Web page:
But, when you really zoom out, it's a long arc that you're trying to paint a story with. You don't want to have a story with 27 different nooks and crannies.
Then there’s consistency. We have a three pillars story if you will — it was top-line growth, sales and marketing efficiency, and leveraging the model to appreciate profitability or cash flow over time — all of which were consistently delivered. That was cool for me. I always bring it back to these three things that we're trying to achieve in my decision-making processes.
Our three pillars story — top line growth, sales and marketing efficiency, and leveraging the model to appreciate profitability or cash flow over time.
The hardest thing for me that I had to learn was interacting with investors and Wall Street. They often do want to go into a deep rabbit hole, and I've always been a person that wants to answer the question and give all the details. But sometimes it detracts — it's not relevant, right? Sometimes it's too much detail, it is going to be confusing, and really isn't germane to the core of the story. I would have to stop myself when I heard a question and take it back to "What are we trying to achieve here?" For me, that's my natural way to answer your questions and just get into details and numbers. That was one of the hardest things for me [to adapt].
How do you relate to your customers who are coming to you wrestling with the current labor force challenges?
TISCORNIA: I think for our customers, they get it already. They know that if you throw people off the problem, it’s not good for the company long term. It's not good for their employees over the long term either, because of all the manual work they're going to have to do anyway.
I think the biggest challenge now is finding out what is the compelling event that triggers a need for change. What and where is the strategic support in an organization to decide to do it now versus another time? My job is to help people understand why their people should be a priority.
With 30% year-over-year growth over 10 years, that sounds like it can be an intoxicating experience. How do you measure that historical growth against the long-term strategy for the company?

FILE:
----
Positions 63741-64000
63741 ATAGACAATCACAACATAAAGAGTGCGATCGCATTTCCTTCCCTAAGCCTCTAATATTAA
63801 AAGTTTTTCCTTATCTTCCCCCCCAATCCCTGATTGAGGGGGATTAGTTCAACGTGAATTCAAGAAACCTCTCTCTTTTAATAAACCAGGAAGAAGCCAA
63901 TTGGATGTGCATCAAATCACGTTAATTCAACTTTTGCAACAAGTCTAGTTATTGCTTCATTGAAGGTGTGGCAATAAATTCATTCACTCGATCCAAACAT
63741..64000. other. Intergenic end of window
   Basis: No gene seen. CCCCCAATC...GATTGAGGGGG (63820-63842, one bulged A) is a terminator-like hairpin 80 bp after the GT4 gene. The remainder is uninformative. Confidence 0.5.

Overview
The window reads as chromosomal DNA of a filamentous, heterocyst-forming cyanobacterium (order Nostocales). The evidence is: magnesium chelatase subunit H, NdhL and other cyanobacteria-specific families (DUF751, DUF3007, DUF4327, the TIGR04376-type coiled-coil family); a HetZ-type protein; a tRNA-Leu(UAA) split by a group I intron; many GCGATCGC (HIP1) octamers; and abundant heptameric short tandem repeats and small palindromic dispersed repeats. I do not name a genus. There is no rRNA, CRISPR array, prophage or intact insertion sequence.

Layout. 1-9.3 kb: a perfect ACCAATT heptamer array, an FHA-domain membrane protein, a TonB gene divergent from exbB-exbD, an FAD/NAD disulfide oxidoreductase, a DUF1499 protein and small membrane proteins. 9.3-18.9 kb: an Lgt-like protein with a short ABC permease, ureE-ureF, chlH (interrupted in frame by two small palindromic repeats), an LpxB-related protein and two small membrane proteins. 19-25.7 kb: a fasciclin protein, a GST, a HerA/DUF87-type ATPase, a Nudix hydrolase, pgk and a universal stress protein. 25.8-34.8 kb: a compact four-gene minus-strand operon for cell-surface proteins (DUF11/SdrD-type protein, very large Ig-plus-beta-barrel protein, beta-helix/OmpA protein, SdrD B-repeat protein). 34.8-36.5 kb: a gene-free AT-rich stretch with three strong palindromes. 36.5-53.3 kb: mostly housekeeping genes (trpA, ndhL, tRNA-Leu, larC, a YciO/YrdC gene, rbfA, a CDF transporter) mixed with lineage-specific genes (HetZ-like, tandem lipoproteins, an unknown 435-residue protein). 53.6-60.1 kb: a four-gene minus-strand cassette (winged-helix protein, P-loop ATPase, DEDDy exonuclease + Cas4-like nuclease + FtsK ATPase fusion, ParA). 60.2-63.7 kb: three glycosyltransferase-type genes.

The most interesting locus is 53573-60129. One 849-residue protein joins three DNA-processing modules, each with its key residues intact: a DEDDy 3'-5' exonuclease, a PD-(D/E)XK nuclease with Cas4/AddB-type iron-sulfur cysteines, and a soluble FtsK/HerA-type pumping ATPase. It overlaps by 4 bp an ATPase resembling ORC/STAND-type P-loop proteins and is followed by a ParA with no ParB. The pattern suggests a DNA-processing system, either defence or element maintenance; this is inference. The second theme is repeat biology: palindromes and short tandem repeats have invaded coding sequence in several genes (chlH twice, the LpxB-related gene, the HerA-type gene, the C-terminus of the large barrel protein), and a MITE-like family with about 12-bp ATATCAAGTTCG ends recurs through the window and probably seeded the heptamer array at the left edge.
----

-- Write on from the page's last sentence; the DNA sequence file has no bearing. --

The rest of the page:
TISCORNIA: We were much smaller when I started, and we were originally doubling over in growth every year. For many years, we had nearly 40% plus organic growth, and a lot of that was driven by why there's a need for what we do. As that grew, people started to track on to that and really dive into it.
It is intoxicating, and what I will say for all the other CFOs and business leaders, is that U-turn from "growth, growth, growth, higher, higher, higher," to "okay, we have got to be balanced here" isn't easy.
We had to find the areas of growth that are most lucrative and promising and invest in those. And, we had to identify the other areas where we needed to slow down. It's a hard balance.
What are you most excited about next, and what is the thing that keeps you up at night?
TISCORNIA: I think what we are most excited about is our ability to prove that Coupa is a leader in this very large space. There are so many companies that haven't taken on the technology we offer, and part of my role is to help them understand what is best for their needs. The opportunity for our people is also incredibly strong, and I am very excited about that. I think my colleagues are just as excited, too.
As far as what keeps me up at night, I'm always focused on trying to ensure that at every touch point, and every interaction that I have, I emphasize those core values and culture that helped us succeed in the beginning.
It's a typical thing when companies get bigger, they get more bureaucratic. Employees around the world become less engaged with the culture the company started with. It's something we proactively work towards avoiding as we grow, and I want to do everything possible to make sure we keep the culture that we started with.